Also, if a piano with Teflon bushings is in the shop for rebuilding, it would make sense to rebuild the action with cloth-bushed parts. Note that it is not possible to replace the Teflon bushings with cloth bushings without replacing all the action parts as well.

Steinway Serial Numbers by Year Manufactured

Verdigris pronounced VER-di-gree is a green-colored substance produced by a chemical reaction between the metal center pins and chemicals in the bushing cloth or in lubricants applied to the cloth. The effect of this green "gunk" is to make the action parts move sluggishly or, in the worst cases, to prevent their movement altogether.

Although certainly not unique to Steinways, the verdigris problem is frequently found in Steinways from the s and to a lesser extent in pianos made during the several decades before and after that period. If you encounter an older Steinway with an extremely heavy touch or one in which the keys and hammers appear not to return to their rest position quickly, there is a good chance the piano has a verdigris problem. Technicians have attempted many solutions to this problem, using chemical, mechanical, heat, and electrical methods, and some of these methods appear to provide at least temporary relief when the problem is not severe.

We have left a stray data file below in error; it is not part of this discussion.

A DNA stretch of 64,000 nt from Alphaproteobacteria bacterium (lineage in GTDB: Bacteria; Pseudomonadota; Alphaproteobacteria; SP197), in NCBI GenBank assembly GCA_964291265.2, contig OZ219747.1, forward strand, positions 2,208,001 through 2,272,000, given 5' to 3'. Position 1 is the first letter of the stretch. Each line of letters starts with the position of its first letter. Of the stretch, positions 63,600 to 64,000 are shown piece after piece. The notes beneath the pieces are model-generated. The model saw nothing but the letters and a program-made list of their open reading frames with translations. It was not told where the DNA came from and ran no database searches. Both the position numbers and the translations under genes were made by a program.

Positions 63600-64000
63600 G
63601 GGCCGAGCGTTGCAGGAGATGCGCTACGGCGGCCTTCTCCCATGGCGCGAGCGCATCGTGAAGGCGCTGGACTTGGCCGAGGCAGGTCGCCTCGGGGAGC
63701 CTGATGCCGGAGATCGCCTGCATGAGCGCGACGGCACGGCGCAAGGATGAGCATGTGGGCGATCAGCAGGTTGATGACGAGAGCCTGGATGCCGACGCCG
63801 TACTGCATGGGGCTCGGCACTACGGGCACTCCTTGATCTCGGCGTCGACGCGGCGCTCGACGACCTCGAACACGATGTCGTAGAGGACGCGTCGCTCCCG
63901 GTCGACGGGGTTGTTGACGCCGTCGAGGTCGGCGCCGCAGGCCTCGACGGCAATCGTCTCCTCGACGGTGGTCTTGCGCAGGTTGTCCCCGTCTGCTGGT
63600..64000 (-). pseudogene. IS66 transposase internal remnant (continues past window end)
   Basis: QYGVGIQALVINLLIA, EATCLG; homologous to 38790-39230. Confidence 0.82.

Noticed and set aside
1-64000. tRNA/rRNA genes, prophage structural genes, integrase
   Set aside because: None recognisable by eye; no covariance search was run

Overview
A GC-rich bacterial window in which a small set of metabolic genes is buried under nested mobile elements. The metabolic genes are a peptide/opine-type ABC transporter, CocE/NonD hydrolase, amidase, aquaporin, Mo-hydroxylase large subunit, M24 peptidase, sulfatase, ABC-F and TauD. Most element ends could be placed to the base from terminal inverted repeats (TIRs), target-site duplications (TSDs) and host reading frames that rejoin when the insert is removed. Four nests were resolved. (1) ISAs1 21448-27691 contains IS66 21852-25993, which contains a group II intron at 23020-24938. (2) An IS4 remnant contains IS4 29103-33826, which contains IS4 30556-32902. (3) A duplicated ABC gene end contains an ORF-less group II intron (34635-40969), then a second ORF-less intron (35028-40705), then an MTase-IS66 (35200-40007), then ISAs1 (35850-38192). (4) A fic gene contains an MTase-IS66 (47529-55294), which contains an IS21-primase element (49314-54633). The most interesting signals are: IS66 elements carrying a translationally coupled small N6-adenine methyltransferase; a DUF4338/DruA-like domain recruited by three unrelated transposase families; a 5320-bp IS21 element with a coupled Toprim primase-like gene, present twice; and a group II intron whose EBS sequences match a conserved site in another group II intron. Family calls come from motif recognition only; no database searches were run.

The Unofficial Steinway Piano Guide

But because verdigris may penetrate the wood as well as the cloth, the only really permanent solution, especially in severe cases, seems to be replacement of all the action parts affected. This makes verdigris an expensive problem to correct, so be aware of it when inspecting a used Steinway prior to purchase.